According to research by the Rodale Institute—leaders in research about organic farming—organic methods can provide a powerful tool to reduce global warming.
The report Regenerative 21st Century Farming: A Solution to Global Warming, authored by Dr.Timothy LaSalle, Rodale Institute’s CEO, and Dr. Paul Pepperly, Research Director, According to the report “organic practices, sometimes referred to as regenerative farming, can remove about 7,000 pounds of carbon dioxide from the air each year and sequester it in an acre of farmland.Thus, if all 434 million acres of American cropland was converted to organic practices, it would be the equivalent of eliminating 217 million cars–nearly 88 percent of all cars in the country today, and more than a third of all the automobiles in the world.”</i>
Download the report www.rodaleinstitute.org/files/Rodale_Research_Paper.pdf here, and if you’re wondering if organic methods could actually yield our nation’s farm harvest reliably, it can. Read more on this and the institute’s research on famine prevention on famine prevention www.rodaleinstitute.org/famine_prevention if you’re wondering how.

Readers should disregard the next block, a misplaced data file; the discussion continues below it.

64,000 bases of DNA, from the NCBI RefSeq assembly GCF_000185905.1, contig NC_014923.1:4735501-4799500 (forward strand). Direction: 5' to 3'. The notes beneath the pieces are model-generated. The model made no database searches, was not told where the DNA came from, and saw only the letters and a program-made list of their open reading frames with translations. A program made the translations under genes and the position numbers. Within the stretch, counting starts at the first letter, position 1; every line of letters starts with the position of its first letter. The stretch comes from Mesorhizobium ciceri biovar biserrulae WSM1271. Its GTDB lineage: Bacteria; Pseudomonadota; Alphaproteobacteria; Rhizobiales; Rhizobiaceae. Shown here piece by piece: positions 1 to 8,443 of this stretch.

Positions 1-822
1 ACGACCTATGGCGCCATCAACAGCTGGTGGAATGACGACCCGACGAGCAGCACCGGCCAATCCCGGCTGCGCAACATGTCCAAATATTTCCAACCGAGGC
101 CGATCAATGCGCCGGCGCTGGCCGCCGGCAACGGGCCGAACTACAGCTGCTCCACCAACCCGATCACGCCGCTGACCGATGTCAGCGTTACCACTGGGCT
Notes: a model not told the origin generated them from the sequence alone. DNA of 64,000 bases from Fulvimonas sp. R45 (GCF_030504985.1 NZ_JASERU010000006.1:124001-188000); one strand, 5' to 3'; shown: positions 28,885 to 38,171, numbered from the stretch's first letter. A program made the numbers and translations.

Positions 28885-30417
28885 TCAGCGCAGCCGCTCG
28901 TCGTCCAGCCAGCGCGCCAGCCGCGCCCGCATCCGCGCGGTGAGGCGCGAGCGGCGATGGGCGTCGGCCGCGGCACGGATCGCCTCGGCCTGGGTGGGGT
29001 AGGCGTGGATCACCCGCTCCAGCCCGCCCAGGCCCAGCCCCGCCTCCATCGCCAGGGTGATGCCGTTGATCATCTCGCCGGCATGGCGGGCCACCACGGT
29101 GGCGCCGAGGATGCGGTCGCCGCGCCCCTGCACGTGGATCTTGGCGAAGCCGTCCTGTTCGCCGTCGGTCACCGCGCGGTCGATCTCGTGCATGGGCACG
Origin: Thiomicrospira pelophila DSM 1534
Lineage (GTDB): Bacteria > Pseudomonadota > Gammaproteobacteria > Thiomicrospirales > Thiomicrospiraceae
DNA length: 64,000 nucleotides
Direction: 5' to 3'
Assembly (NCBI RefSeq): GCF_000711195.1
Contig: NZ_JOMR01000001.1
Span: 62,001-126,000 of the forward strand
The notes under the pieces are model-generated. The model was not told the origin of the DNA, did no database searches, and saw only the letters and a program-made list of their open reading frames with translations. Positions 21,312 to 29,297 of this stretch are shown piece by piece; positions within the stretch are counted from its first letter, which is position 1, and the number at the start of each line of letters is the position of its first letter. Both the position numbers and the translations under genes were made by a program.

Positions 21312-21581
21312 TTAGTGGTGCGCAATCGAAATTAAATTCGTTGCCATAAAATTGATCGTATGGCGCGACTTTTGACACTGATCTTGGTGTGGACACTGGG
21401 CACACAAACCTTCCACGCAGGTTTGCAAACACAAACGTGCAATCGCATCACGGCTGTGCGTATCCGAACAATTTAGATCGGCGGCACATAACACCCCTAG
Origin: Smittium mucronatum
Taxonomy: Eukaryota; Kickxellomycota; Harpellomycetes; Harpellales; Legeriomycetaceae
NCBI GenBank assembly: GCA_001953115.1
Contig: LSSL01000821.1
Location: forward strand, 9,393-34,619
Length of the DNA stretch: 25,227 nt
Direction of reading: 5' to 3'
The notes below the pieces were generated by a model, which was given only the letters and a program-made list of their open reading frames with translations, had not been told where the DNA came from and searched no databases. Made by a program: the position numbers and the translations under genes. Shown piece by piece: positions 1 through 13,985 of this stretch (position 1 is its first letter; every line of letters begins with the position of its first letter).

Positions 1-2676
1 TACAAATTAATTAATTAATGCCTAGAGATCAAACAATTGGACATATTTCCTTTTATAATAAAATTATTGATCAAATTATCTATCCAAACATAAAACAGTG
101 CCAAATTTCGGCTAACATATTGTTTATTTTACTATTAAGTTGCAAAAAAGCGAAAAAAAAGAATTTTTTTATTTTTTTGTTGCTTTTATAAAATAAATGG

While Monsanto and other chemical agribusiness interests want you to believe that high-input farming is the way to solve the world’s food problems, that just isn’t true. In fact, as more and more pesticide-resistant predators develop, more and more inputs are needed and the corresponding costs of farming go up and up and up. Leading of course to higher food costs and more hunger on the planet.
For another take on the food shortage a story in Grist gristmill.grist.org/story/2008/4/26/194611/395 examines the impact of free market commodity trading and makes the case that there is no food shortage, but just a price crisis that makes food staples increasingly out of reach for people in impoverished nations.